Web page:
LOWER TOWNSHIP - As a teenager, Michael Scusa used to jog down Kentucky Avenue in the Villas with a backpack filled with bricks to simulate Army training.
Family friends and teachers said Scusa, 22, always wanted to be in the military, and they remembered when the once-shy Scusa visited his Lower Township high school after basic training.
"He stood up straight, looked everyone in the eye. It was like he suddenly became a man, an adult," said his art teacher Susan Wolfe, her eyes watering.
Army Spc. Scusa, a 2005 graduate of Lower Cape May Regional High School, was one of eight soldiers killed Saturday when heavily armed insurgents stormed outposts in Afghanistan near the Pakistan border.
Scusa's body arrived at Dover Air Force Base in Delaware on Tuesday morning along with the bodies of five other soldiers killed in Afghanistan.
About 50 family members watched as the flag-draped transfer cases were removed from a military plane during what is called a "dignified transfer," which took about 10 minutes.
The quiet proceedings were punctuated only by the sound of a crying child.
The base has held 90 such transfers in the past 60 days.
Scusa grew up in Nebraska and lived in Cape May County for about six years - from 1999 to 2005 - when he joined the Army straight out of high school, said David Shuhart, who lived with Scusa and his mother in the Villas section of this Cape May County township.
Scusa lived in Fountain, Colo., near his base, Fort Carson. He and his wife Alyssa, named their infant son Connor Allen after another slain soldier, his mother Cindy Woodard said in a Feb. 26 online message board for Pfc. Allen B. Jaynes. Connor turned 1 year old Sept. 19, according to the posting. Michael would have turned 23 Monday.
Scusa left an impression on his Lower Cape May Regional High School teachers, who remembered him fondly as a sometimes-quiet student who blossomed over the years. He was enthusiastic about joining the military, they said. He enlisted while still in high school and shipped out shortly after graduation.
He visited his alma mater several times, but the first time he walked the halls in uniform and chatted with teachers was the most memorable.
He had changed, said his freshman English teacher Chris Rosenberg, who became friends with Scusa.
"He was a man," Rosenberg said.
"The last thing I said to him was be safe, keep your head down," said Rosenberg, who informed his class of Scusa's death on Tuesday morning.
"You hope to God they find a place in the world and you hope to God they stay safe," he said. "It sucks."
"He was one of those kids who was always in a good mood," said Carmen Alessi, his Spanish teacher. "It's a terrible shame. He was a nice, nice kid."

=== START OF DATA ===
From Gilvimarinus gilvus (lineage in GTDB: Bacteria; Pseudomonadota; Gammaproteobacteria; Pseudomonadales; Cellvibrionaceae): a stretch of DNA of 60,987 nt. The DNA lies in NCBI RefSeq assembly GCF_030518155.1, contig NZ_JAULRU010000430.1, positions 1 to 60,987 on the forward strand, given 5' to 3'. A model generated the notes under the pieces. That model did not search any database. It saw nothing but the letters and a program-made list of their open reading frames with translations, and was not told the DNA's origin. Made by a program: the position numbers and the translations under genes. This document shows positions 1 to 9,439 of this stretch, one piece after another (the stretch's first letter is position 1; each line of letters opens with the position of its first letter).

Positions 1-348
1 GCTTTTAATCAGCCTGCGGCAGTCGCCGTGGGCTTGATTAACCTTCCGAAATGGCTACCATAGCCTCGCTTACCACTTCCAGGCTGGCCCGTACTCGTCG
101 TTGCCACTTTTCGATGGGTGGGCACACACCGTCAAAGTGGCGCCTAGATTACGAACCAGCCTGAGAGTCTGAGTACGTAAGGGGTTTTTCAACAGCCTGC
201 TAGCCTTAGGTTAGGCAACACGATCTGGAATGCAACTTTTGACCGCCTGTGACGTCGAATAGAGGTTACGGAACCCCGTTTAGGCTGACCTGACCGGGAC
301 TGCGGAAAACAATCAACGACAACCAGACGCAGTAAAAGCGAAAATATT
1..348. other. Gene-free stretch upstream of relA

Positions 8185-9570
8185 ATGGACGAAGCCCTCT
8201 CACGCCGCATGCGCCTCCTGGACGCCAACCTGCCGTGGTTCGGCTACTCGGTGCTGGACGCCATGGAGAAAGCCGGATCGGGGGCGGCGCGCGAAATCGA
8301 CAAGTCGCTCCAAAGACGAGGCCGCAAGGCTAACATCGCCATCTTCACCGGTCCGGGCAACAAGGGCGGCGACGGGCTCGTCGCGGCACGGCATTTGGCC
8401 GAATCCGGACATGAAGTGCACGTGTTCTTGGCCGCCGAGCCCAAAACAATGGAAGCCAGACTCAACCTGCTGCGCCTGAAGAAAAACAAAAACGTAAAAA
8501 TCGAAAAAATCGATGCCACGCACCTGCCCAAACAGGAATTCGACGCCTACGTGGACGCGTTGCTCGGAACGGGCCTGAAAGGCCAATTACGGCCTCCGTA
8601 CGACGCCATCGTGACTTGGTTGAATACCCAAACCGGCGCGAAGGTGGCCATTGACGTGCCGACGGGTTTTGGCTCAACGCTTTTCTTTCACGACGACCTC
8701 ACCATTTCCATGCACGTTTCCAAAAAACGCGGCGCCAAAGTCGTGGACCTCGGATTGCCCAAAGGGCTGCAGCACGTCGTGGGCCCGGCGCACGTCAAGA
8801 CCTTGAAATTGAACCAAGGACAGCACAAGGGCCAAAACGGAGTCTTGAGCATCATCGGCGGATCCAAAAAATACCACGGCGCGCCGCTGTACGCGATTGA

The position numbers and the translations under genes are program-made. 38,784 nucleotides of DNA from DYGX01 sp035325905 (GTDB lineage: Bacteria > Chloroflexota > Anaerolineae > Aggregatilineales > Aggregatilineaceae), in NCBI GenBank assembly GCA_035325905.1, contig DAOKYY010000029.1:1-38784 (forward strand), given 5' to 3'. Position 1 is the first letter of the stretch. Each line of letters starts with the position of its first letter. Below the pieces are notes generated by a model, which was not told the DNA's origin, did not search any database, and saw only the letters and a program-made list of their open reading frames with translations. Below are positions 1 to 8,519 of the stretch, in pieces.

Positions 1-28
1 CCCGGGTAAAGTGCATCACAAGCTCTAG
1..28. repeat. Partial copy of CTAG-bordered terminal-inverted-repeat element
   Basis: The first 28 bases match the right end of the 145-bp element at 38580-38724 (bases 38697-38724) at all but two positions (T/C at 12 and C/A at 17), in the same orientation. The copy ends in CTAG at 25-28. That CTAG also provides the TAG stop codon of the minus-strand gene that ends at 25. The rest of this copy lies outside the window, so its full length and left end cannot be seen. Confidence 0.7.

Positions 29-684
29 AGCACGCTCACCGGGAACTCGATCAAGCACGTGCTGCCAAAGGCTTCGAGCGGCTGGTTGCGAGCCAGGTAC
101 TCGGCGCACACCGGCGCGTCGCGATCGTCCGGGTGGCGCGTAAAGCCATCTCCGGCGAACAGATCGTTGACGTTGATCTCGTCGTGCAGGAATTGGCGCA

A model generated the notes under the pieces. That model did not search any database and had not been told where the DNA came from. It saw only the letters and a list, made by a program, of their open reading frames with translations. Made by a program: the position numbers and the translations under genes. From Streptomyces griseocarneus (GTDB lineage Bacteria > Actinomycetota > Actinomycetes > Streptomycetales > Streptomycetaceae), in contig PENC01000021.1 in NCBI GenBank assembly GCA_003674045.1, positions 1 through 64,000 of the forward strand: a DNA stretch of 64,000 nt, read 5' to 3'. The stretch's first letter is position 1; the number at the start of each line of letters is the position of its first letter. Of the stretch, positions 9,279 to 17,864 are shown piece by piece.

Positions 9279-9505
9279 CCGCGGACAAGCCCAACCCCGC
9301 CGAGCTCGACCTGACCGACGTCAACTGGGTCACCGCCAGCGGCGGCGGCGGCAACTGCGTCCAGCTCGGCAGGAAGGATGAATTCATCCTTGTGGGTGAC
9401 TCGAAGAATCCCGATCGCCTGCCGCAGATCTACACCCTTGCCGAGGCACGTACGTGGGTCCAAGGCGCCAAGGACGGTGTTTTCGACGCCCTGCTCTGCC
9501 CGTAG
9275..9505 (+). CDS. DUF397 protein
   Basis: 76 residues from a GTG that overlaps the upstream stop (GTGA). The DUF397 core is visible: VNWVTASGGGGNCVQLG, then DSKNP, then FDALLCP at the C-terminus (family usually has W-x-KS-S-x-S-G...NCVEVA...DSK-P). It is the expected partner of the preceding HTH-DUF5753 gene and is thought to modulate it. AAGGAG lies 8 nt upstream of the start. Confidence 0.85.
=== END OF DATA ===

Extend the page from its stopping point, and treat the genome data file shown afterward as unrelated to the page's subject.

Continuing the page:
Shuhart said Scusa began to express an interest in the military after the Sept. 11, 2001, terrorist attacks.
Scusa played military video games on the computer in his Villas home, and he researched the average weight of an Army backpack loaded with gear to train for the military, Shuhart said.
"He told his mom he wanted to go into the military. His mom was (opposed) at first, but he said that's what he really wanted," Shuhart said.
Before shipping out in 2005, Scusa sold a blue Camaro that he had tinkered with and finally got running.
"He didn't even have a driver's license, but he was determined to get it running," he said.
Scusa served his first tour in Iraq for about 16 months, when he drove an armed Humvee and later became a gunner, Shuhart said.
"I'm proud of him," he said.
Shuhart said Scusa did not talk to him much about his first tour in Iraq.
"He said he felt sorry for the civilians over there, what they were going through," he said.
Scusa re-enlisted and went to Afghanistan about a year ago, said Shuhart, who sent him care packages with candy, microwavable Campbell's soups, toiletries and the Little Debbie snack cakes he loved.
Shuhart said he was unsure if burial would take place in Colorado or Nebraska.
A woman who answered the phone at a Burlington County address listed for Scusa's mother, Cindy Woodard, did not want to speak Tuesday. Scusa's wife could not be reached Tuesday.
"Our hearts are with them," said Lower Township Mayor Michael Beck. "I'm a (Vietnam) veteran - this strikes home to all of us who have served."
"The relatives will be in our thoughts and prayers," he said. "It's a very sad day for Lower Township."
Staff writer Dan Good and The Associated Press contributed to this report.
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